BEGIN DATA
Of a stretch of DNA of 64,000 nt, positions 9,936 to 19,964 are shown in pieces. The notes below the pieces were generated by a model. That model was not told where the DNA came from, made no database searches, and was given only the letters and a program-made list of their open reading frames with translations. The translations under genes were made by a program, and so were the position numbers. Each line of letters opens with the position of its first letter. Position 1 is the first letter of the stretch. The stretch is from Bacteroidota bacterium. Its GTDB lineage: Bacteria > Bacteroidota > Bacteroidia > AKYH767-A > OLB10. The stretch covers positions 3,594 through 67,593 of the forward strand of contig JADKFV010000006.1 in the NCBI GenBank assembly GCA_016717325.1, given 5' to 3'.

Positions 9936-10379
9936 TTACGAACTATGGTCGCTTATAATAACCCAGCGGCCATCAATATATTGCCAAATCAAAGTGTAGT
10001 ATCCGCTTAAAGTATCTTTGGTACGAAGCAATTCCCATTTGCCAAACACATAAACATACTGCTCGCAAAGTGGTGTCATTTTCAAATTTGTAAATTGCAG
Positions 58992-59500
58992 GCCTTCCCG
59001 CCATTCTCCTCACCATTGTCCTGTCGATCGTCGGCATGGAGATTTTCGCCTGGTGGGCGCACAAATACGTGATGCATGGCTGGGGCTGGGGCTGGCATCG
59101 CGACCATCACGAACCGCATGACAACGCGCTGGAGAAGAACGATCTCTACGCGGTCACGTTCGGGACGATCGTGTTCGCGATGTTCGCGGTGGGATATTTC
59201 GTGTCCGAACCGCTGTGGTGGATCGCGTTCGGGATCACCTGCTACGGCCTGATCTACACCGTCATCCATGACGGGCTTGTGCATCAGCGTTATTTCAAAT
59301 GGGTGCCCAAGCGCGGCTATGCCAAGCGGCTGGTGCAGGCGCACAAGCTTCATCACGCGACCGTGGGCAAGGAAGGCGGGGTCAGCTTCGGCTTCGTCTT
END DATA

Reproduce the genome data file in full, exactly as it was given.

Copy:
Of a stretch of DNA of 64,000 nt, positions 9,936 to 19,964 are shown in pieces. The notes below the pieces were generated by a model. That model was not told where the DNA came from, made no database searches, and was given only the letters and a program-made list of their open reading frames with translations. The translations under genes were made by a program, and so were the position numbers. Each line of letters opens with the position of its first letter. Position 1 is the first letter of the stretch. The stretch is from Bacteroidota bacterium. Its GTDB lineage: Bacteria > Bacteroidota > Bacteroidia > AKYH767-A > OLB10. The stretch covers positions 3,594 through 67,593 of the forward strand of contig JADKFV010000006.1 in the NCBI GenBank assembly GCA_016717325.1, given 5' to 3'.

Positions 9936-10379
9936 TTACGAACTATGGTCGCTTATAATAACCCAGCGGCCATCAATATATTGCCAAATCAAAGTGTAGT
10001 ATCCGCTTAAAGTATCTTTGGTACGAAGCAATTCCCATTTGCCAAACACATAAACATACTGCTCGCAAAGTGGTGTCATTTTCAAATTTGTAAATTGCAG
Positions 58992-59500
58992 GCCTTCCCG
59001 CCATTCTCCTCACCATTGTCCTGTCGATCGTCGGCATGGAGATTTTCGCCTGGTGGGCGCACAAATACGTGATGCATGGCTGGGGCTGGGGCTGGCATCG
59101 CGACCATCACGAACCGCATGACAACGCGCTGGAGAAGAACGATCTCTACGCGGTCACGTTCGGGACGATCGTGTTCGCGATGTTCGCGGTGGGATATTTC
59201 GTGTCCGAACCGCTGTGGTGGATCGCGTTCGGGATCACCTGCTACGGCCTGATCTACACCGTCATCCATGACGGGCTTGTGCATCAGCGTTATTTCAAAT
59301 GGGTGCCCAAGCGCGGCTATGCCAAGCGGCTGGTGCAGGCGCACAAGCTTCATCACGCGACCGTGGGCAAGGAAGGCGGGGTCAGCTTCGGCTTCGTCTT